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Is Carbon too Valuable to Sell?

Is Carbon too Valuable to Sell?


Is Carbon too Valuable to Sell?

Article by: Hari Yellina

Farmers, the key suppliers of the cash-strapped carbon market, were nearly forgotten until Australian Farm Institute executive director Richard Heath went on air. During the first day of the Carbon Farming Industry Forum, there was enough to cope with, including charges of corruption, a market fall, and new government measures. The politics began right away, with host and CEO of the Carbon Market Institute John Connor criticising the agriculture minister’s newly-acquired veto authority over native forest rejuvenation projects that take up over one-third of a farm. Emissions, Industry, and Energy Professor Andrew Macintosh’s fears about the system’s integrity were unfounded, according to Angus Taylor, who came out blazing early in the morning, telling the 161-member crowd that the market was strong and expanding and that the market was robust and growing.

 If Labor is elected, Shadow Minister Chris Bowen has vowed a comprehensive assessment of the system and its integrity. The number one restriction, the supply of carbon credits, was not discussed until AFI’s Richard Heath spoke. Mr Heath stated, “I’m really going to bring it back to the ‘farming’ part of carbon farming.” Mr Heath claimed that increasing carbon levels made farming systems more resilient, with richer soils and higher water storage capacity, lowering vulnerability to hazards such as climate change. Then, after a brief pause, he added a large ‘but’.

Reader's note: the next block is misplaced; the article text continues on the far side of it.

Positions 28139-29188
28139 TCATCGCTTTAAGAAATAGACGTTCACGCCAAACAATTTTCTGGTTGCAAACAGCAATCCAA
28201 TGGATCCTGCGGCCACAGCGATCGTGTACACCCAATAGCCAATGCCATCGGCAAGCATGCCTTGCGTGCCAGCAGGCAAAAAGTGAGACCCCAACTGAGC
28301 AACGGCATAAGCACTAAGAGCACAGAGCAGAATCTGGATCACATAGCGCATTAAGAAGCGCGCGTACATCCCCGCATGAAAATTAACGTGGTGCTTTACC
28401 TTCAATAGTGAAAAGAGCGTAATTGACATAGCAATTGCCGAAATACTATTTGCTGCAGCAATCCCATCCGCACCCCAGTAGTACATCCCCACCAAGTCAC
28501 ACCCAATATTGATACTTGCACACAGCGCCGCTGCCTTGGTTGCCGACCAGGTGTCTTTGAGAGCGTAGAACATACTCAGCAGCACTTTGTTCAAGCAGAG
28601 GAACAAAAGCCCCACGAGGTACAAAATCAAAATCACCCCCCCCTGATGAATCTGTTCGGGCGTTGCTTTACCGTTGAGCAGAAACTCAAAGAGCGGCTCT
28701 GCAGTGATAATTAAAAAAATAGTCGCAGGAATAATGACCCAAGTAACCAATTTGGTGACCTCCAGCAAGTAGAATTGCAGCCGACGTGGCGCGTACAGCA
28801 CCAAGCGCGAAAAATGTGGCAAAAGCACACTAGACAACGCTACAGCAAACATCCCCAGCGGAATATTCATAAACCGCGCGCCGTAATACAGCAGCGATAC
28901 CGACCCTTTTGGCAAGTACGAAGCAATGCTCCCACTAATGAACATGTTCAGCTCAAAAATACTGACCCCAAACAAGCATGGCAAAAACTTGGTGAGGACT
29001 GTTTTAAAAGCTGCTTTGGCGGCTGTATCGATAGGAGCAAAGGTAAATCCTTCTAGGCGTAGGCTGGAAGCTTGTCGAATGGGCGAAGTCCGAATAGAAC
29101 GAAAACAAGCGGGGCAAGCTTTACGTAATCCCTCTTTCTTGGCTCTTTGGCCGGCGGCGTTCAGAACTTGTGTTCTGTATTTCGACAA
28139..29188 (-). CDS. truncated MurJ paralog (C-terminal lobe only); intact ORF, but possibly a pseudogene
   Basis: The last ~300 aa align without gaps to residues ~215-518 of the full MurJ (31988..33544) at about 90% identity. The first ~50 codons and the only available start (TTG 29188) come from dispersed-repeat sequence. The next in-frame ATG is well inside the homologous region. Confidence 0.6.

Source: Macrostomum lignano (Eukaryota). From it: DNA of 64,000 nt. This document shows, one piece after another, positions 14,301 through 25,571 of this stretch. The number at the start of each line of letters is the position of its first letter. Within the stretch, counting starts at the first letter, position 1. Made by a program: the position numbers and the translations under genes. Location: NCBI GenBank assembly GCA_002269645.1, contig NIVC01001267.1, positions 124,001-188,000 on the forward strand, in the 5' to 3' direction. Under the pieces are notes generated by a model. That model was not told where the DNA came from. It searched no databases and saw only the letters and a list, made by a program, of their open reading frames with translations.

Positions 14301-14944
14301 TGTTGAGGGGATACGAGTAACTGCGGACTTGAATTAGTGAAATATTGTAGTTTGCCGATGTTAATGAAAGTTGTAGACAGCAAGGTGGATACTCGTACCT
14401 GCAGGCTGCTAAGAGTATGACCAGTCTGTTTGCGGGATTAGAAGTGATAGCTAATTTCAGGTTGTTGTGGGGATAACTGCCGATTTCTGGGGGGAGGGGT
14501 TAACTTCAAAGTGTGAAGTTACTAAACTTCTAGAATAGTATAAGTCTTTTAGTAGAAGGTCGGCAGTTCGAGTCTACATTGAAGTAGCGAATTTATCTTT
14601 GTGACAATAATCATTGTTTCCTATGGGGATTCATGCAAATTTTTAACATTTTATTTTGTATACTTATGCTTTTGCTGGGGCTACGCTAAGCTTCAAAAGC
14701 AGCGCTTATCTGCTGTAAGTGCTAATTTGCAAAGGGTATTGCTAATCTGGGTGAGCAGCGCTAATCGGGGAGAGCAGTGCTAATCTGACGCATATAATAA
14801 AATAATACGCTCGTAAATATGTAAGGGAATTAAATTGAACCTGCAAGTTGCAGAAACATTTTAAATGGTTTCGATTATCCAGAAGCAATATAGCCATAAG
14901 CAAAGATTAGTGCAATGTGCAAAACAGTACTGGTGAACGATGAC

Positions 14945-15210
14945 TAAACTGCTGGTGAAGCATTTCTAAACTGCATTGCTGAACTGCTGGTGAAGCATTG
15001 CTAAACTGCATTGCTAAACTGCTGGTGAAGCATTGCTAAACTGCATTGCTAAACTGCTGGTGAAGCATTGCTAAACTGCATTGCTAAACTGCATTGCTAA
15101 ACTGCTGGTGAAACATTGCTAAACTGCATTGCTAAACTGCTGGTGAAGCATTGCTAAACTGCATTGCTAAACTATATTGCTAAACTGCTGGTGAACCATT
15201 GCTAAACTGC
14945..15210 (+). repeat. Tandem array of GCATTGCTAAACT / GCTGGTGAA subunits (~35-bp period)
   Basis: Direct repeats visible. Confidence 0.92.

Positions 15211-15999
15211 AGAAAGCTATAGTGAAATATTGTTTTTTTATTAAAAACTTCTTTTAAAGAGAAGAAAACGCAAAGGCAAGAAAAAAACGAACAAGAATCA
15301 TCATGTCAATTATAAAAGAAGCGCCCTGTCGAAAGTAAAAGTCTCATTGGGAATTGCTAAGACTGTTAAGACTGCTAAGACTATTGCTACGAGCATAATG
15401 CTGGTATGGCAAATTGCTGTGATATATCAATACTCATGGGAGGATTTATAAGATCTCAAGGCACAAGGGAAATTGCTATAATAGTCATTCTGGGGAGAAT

Mr Heath stated, “I think farmers need to be cautious at the present,” adding, “I don’t think there is the same level of urgency in deciding what to do with any more carbon that may be generated from that urgent need to embrace carbon-friendly farming practises.” He noted that due to uncertainty, the nascent condition of markets and potential, selling carbon credits now was a risky proposition. Mr Heath predicted that entire supply chains will soon be held accountable for their carbon footprints, and that agricultural firms could need to use any new carbon to meet consumer demands, which would negate any gains from selling carbon on still-uncertain markets. “To be honest, it’s way too early to make that call right now,” he remarked.

Risk management tools, according to RegenCo CEO Greg Noonan, would help to alleviate those fears. “An imbedded option in a contract that effectively said, ‘Every year, I’ll decide whether I sell my ACCUs to the market or use them to offset my own emissions,'” he said. Farmers might avoid low-cost carbon markets by entering into specialist arrangements with large banks, according to Market Advisory Group managing director Rahpael Wood, which would assist to mitigate volatility. He explained, “I’ll negotiate a buyback agreement with the bank, collect the cash now, do something with it, buy it back later, and take advantage of markets.” “Those things will happen, and they are already happening.”

Naomi Wilson, environmental manager at the Australian Agricultural Company, provided a farmer’s perspective, saying that the carbon market posed significant hazards to farmers. “Being a farmer requires a certain level of expertise and a willingness to take risks,” she explained. “One of the things that I believe we need to build is farmers’ awareness of carbon as a commodity in the same way that they understand all of the other basic commodities that they produce,” says the author.